Learning ways to hide things from my kids is probably one of the best skills I’ve learned, so far.
My only daughter and oldest child is going to be 12 in a few months
She is at an age where she sometimes thinks she’s grown and forgets that she is lumped into the category of “kids” with her little brothers.
I was driving her to her acting class tonight and we got into a conversation about making sure her brothers don’t get into things.
Her brothers are seven and eight years younger than she is. She’s got things in her room that they could break or get hurt by. Or, destroy my brand new bed sheets (oil pastels).
I had to laugh out loud when she was telling me about how frustrated she gets when they get into something she has told them not to touch.
I said, “Oh, you mean like when you take the scissors out of the junk drawer and don’t put them back? Even after I have asked you at least 700 times to put them back where you found them.”
(I honestly think I have purchased at least 40 pairs of scissors in the last year and no one can find any of them.)
She got huffy with me like it’s not exactly the same thing. And stopped talking.
I said, “Look, baby, the fact is if the boys know that there is something in your room that they are not supposed to touch …. the only thing they will want to do that day is touch it”
Following Their Rules
As parents (or big sisters), I think it is our responsibility to interact with our kids (or siblings) according to the rules that they set.
My daughter has set a rule that she cannot be trusted to bring back the scissors after she has used them. Which is why I have a special pair of scissors hidden in my bathroom that she will never know about.
Her brothers have set a rule that they cannot be trusted to not touch something that is within touching reach. Which is why she needs to put everything that she doesn’t want them to touch up and out of their reach.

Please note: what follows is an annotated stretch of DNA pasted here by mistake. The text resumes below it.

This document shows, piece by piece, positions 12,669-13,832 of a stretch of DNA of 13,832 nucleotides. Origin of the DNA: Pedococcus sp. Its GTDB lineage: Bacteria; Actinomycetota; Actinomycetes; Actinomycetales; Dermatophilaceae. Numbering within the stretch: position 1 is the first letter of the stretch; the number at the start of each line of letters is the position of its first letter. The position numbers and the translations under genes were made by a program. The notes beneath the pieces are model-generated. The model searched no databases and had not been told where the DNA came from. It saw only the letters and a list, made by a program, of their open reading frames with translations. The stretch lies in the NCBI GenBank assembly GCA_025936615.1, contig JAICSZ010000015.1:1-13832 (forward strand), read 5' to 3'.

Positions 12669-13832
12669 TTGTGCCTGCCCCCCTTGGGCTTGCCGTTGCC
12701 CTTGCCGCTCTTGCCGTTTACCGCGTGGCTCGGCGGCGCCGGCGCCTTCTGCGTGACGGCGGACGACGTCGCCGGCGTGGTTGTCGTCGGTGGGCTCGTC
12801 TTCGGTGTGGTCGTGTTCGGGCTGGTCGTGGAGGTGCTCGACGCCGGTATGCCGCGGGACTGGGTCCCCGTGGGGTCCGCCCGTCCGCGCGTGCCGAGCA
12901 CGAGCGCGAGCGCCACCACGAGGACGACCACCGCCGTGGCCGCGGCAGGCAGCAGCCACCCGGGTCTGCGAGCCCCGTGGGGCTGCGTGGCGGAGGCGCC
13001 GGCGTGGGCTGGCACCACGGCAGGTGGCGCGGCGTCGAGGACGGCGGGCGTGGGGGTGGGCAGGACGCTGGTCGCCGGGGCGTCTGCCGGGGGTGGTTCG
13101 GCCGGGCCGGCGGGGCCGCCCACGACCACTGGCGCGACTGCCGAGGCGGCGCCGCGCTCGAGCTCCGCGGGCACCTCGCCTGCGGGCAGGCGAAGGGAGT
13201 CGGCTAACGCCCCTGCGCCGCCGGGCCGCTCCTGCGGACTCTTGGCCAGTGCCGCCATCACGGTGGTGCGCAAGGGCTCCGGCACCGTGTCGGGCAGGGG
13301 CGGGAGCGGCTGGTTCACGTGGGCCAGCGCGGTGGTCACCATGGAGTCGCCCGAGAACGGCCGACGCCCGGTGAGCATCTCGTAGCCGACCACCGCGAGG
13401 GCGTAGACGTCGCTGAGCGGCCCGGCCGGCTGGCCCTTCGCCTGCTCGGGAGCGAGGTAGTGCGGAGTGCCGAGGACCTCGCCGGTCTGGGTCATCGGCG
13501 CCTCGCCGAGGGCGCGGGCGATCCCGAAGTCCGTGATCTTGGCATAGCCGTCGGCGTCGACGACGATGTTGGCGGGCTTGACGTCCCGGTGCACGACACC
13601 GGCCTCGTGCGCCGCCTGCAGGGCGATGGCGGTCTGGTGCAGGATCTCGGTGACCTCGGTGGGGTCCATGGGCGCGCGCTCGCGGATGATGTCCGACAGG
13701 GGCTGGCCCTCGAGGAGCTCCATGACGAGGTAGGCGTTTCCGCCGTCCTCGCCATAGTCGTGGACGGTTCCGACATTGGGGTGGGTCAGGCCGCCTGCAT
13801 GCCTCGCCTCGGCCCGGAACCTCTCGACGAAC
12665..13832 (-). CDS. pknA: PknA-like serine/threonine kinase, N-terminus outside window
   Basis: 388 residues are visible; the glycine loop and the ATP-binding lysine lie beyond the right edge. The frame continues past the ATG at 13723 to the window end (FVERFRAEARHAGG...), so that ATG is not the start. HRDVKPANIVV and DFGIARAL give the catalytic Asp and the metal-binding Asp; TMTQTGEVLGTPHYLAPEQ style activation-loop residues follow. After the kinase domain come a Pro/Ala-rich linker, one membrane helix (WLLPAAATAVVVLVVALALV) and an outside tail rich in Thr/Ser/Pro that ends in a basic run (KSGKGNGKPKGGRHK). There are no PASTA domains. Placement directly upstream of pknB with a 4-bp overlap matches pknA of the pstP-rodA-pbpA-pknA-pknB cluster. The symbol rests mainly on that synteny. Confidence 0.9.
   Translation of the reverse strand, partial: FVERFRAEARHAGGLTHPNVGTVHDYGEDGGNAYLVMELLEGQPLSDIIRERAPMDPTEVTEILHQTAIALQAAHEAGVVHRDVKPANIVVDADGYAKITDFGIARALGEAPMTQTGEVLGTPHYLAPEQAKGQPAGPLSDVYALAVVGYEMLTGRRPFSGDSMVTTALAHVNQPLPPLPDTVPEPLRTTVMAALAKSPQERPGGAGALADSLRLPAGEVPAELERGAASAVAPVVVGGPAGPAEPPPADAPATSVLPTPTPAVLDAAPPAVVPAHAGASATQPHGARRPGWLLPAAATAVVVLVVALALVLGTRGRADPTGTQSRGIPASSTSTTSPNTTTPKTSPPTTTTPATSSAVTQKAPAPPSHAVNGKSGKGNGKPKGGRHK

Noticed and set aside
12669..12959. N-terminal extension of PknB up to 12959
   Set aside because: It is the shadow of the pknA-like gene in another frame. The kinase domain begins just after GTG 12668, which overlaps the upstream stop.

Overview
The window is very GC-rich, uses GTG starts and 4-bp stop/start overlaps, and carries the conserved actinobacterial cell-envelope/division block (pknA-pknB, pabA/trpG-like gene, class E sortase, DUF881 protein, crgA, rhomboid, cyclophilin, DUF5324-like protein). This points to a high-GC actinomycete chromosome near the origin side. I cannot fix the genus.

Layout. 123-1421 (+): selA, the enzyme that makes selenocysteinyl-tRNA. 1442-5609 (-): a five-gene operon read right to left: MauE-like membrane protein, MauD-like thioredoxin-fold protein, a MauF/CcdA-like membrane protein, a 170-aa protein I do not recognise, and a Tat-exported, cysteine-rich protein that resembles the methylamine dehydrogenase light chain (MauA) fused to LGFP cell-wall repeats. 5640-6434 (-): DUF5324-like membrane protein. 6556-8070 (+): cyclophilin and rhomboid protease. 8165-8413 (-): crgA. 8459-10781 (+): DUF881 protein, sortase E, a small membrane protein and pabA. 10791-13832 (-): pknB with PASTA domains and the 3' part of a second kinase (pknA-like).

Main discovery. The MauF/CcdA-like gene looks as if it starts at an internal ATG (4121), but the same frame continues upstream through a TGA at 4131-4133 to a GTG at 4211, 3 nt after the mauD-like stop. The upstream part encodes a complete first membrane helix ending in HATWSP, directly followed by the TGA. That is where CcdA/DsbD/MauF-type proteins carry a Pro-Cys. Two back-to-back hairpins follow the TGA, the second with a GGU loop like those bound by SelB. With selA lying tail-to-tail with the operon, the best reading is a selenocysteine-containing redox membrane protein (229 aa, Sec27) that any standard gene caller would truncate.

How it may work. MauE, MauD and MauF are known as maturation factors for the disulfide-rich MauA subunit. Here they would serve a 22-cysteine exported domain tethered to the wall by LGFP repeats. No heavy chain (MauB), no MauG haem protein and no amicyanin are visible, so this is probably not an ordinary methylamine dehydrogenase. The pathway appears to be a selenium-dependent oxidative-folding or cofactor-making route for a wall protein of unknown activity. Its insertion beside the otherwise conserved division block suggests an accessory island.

It’s kind of a systems approach to family and interacting. You can’t change another person‘s behavior. You can only change your reaction to their behavior.
I think as parents it’s very easy for us to get wrapped up in the goal of changing behavior.
But in actuality parenting really is a method for influencing decisions that elicit different behavior.
That Doesn’t Mean Not Setting Boundaries
Don’t get me wrong. I’m not trying to raise a bunch of jerks who never bring the scissors back and always touch stuff they’re not supposed to.
My kids have consequences for not following the rules. But I don’t fool myself into thinking that I am in control of their behavior.
They are their own people. And they have to face the consequences of the decisions that they make.
After we talked about it a little bit more, I shared a secret with my daughter about how to handle the situation with her brothers.
I told her, “If you don’t want them to touch something. Hide it.“
This concept made perfect sense to my almost 12-year-old and she had a whole brainstorm of places where she could hide her things.
But, as parents, this can be a difficult task. Where in the home can something be hidden where kids don’t go or wouldn’t snoop?
33 Ways To Hide Things From Your Nosy Kids
Tell them it’s spicy and don’t bother hiding it
Tell them it has nuts in it
Hide chocolate in the freezer in an empty bag of frozen peas
Hide your goodies in plain sight inside a small appliance that never gets used
Tell them it has caffeine in it
Use an empty tampon box to stash your candy bars
Stuff the pockets of the jackets and shirts in your closet with wrapped goodies.
Empty cans or containers in the garage or laundry room
In the bottom of a box of shredded wheat
In your underwear drawer
In your paperwork box
In your car
In your coupons shoebox
Inside of empty luggage
At a friends house
In the trunk of your car
In your office at work
Inside of kitchen pots and pans
In the crawlspace
In the attic
In a storage unit
With your cleaning supplies
In boxes marked tax receipts
In a brand new garbage can in the garage
In that bag in your bathroom cabinet that has the curlers in it that you never use
In a stuffed animal that sits on top of your dresser
In a throw pillow that zips and unzips
In a safe in your master closet
In a backpack that hangs on a hanger in your closet
In a false bottom of your dresser or side table drawer
In the gun cabinet
In a locked hope chest at the foot of your bed
In the tampon box next to the chocolate